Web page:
IN THE HEADLINES
Obama hopes to cement gains in debate; McCain tries to make up ground amid economic crisis ... Supreme Court turns down Barr's request for help in Louisiana ... Palin's promise of transparency in Alaska wanes on touchy topics like e-mail and polar bears ... McCain's tough stance against pork barrel spending sometimes compromised by tough choices ... Elections officials find, fix glitch that could have affected NM presidential race tally
Trailing Obama, McCain hopes to gain in debate
NASHVILLE, Tenn. (AP) - Leading in the polls, Barack Obama hopes to cement his standing while John McCain is trying to turn his fortunes around in their second presidential debate - with economic turmoil bordering on chaos suddenly serving as the backdrop.
Exchanges between the candidates have grown ever more acerbic with just four weeks to go until Election Day. Tuesday night's debate gives Republican McCain one of his last chances before a nationwide TV audience to halt the Democrat's momentum and convince voters he is capable of addressing the crisis in the credit, housing and stock markets.
The town hall format at Belmont University will allow voters to ask questions while NBC's Tom Brokaw moderates. The candidates' third and last debate will be Oct. 15 at Hofstra University in Hempsted, N.Y.
If Tuesday night's confrontation echoes the most recent campaign exchanges, it could be far more personal and pointed than the two men's Sept. 26 encounter.
High court turns down Barr bid for help in Louisiana
WASHINGTON (AP) - The Supreme Court refused Tuesday to intervene in a dispute between Libertarian presidential candidate Bob Barr and Louisiana over Barr's bid to get on the state's ballot.
The justices denied Barr's request for help in a one-sentence order.
The Libertarians blamed Hurricane Gustav for making them miss the deadline to be included on Louisiana ballot.
Barr is on the ballot in 43 states, though court challenges could change that.
Palin pledges of Alaska sunshine marred by secrets
Sarah Palin's promise for a new era of government openness as the reform governor of Alaska started to crack even before Sen. John McCain's presidential campaign built a wall of protectiveness around her.
Palin was elected nearly two years ago with splashy moves like publishing the state spending checkbook online. She kept a campaign pledge to allow the public to view online communications between state officials and potential bidders on a major gas pipeline, a contrast to her predecessor.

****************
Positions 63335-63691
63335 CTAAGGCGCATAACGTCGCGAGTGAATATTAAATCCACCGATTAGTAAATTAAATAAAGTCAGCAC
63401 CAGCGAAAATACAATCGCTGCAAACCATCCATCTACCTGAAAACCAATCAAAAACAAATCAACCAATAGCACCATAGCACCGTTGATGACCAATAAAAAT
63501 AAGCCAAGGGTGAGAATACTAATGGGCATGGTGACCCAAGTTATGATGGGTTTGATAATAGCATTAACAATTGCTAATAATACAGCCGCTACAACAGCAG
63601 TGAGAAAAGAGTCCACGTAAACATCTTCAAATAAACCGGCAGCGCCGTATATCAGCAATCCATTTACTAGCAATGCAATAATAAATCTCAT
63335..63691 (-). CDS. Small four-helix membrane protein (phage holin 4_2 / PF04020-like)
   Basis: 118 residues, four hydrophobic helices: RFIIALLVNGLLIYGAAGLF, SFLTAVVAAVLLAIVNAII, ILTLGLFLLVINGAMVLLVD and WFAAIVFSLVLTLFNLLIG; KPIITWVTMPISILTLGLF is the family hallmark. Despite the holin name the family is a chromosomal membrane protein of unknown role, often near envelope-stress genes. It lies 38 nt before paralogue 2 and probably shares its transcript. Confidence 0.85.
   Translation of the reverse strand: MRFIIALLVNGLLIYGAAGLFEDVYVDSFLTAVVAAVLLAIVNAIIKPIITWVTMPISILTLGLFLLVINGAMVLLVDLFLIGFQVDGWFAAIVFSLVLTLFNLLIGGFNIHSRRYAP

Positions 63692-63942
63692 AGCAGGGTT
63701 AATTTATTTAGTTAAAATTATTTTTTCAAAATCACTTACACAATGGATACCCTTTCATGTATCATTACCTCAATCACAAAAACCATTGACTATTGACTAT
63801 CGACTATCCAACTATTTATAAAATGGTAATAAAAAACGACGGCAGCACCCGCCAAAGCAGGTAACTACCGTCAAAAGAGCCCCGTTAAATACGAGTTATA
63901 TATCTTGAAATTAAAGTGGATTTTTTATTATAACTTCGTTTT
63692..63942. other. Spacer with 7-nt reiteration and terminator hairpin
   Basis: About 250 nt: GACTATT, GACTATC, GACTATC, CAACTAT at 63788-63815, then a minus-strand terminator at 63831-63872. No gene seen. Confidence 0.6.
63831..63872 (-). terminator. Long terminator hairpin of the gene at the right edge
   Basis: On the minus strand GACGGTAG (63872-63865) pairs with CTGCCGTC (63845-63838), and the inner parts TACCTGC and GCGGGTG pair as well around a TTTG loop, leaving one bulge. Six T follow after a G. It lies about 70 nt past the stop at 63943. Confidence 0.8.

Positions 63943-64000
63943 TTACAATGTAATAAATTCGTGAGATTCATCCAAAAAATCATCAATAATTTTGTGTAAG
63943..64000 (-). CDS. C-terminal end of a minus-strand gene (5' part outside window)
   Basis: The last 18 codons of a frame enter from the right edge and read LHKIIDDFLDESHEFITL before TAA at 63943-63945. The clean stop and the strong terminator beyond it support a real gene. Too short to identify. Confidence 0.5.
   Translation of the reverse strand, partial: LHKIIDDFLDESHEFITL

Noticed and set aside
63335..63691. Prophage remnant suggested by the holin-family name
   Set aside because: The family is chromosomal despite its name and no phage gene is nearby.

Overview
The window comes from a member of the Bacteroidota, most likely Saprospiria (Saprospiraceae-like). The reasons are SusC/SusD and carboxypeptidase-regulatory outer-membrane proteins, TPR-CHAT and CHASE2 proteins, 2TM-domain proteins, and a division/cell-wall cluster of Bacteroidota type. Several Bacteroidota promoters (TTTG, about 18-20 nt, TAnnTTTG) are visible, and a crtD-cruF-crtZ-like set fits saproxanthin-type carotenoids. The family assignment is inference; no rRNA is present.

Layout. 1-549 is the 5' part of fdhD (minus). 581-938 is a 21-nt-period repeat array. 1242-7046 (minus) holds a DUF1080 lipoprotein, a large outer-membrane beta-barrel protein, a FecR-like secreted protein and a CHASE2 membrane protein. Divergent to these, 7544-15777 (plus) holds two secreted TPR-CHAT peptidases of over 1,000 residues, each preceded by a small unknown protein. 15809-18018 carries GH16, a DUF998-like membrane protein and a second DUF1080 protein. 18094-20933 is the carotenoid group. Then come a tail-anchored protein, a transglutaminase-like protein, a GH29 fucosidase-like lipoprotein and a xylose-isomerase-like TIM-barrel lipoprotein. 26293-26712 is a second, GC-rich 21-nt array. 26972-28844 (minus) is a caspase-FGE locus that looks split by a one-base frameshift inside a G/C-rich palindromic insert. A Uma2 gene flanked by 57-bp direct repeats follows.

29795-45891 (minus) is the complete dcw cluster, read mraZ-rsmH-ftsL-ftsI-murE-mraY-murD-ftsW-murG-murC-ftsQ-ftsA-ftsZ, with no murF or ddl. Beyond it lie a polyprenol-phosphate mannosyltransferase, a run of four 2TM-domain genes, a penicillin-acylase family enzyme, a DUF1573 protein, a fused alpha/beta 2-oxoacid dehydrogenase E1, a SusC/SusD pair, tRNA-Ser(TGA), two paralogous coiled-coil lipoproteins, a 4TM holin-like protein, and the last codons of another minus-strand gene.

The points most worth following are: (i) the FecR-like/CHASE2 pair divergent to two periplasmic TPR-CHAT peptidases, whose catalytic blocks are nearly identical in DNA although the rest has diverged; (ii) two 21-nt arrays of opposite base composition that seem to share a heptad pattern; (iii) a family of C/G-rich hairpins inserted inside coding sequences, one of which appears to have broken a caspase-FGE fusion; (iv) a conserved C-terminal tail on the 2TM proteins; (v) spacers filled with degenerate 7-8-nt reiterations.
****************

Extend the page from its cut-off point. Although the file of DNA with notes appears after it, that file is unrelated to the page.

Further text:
But her administration has claimed broad exceptions to Alaska's freedom of information rules to keep government e-mails secret, and it's shown reluctance to disclose documents about sensitive topics, ranging from polar bears to policy issues. And her state's online checkbook is limited in its detail.
Disclosures about private e-mail accounts used by Palin and her top aides have raised questions about whether they were trying to evade disclosure under the state's public records law. Her aides have denied this.
McCain's stance against pork a balancing act
COLUMBUS, Ohio (AP) - It's one of Republican John McCain's most surefire applause lines, a vow to veto pork barrel spending like the road and bridge projects that lawmakers hold dear.
"You will know their names. I will make them famous," he tells his audiences.
Yet three times in recent weeks, the Arizona senator supported legislation allowing thousands of these and other projects to go forward at a cost of billions of dollars. It's an awkward acknowledgment of the difficulty McCain - or any chief executive - faces in stamping out lawmakers' pet projects.
Routine spending bills often combine dozens if not hundreds of such projects, and lawmakers who are eager to protect their own are loath to vote against someone else's.
Congressional rules often prohibit votes on individual issues.
And leaders in both parties and both houses of Congress frequently combine several measures into one, calculating that the overall package will be politically difficult if not impossible to oppose.
Officials find, fix glitch in NM voting machine
SANTA FE, N.M. (AP) - A glitch that would have kept votes from being counted in the presidential and other top-of-the-ticket races was discovered during a pre-election check of a voting machine in Santa Fe County, officials said.
The error was found Friday and corrected the same day, said Denise Lamb, who heads the elections bureau in the county clerk's office.
The problem in the coding of the machine's memory card would have prevented the tabulating machine from counting the votes in the presidential, U.S. Senate and 3rd District congressional races when Democrats or Republicans marked their ballots indicating they wanted to vote a straight ticket.
In New Mexico - a state where the presidential contest between Democrat Barack Obama and Republican John McCain could be close - voters use paper ballots that are inserted into optical scanning machines for counting.
Democrat Barack Obama has a 9-percentage-point lead over Republican John McCain - 51 percent to 42 percent - among registered voters, according to the latest Gallup Poll daily tracking update.
Barack Obama participates in a presidential debate at Belmont University in Nashville, Tenn.
Joe Biden has no public schedule.
John McCain participates in the presidential debate in Nashville, Tenn.
Sarah Palin campaigns in Florida and North Carolina.
QUOTE OF THE DAY:
"What we've learned in doing these things is that most of these people are terrified. Most of them have never had a microphone in their hand." - Frank Fahrenkopf, co-chairman of the Commission on Presidential Debates, speaking about Tuesday's debate audience, who will hear beforehand what they can expect from moderator Tom Brokaw.
STAT OF THE DAY:
Republican George Bush won Tennessee in the 2004 presidential election by 347,898 votes; he garnered 1,384,375 votes to Democrat John Kerry's 1,036,477.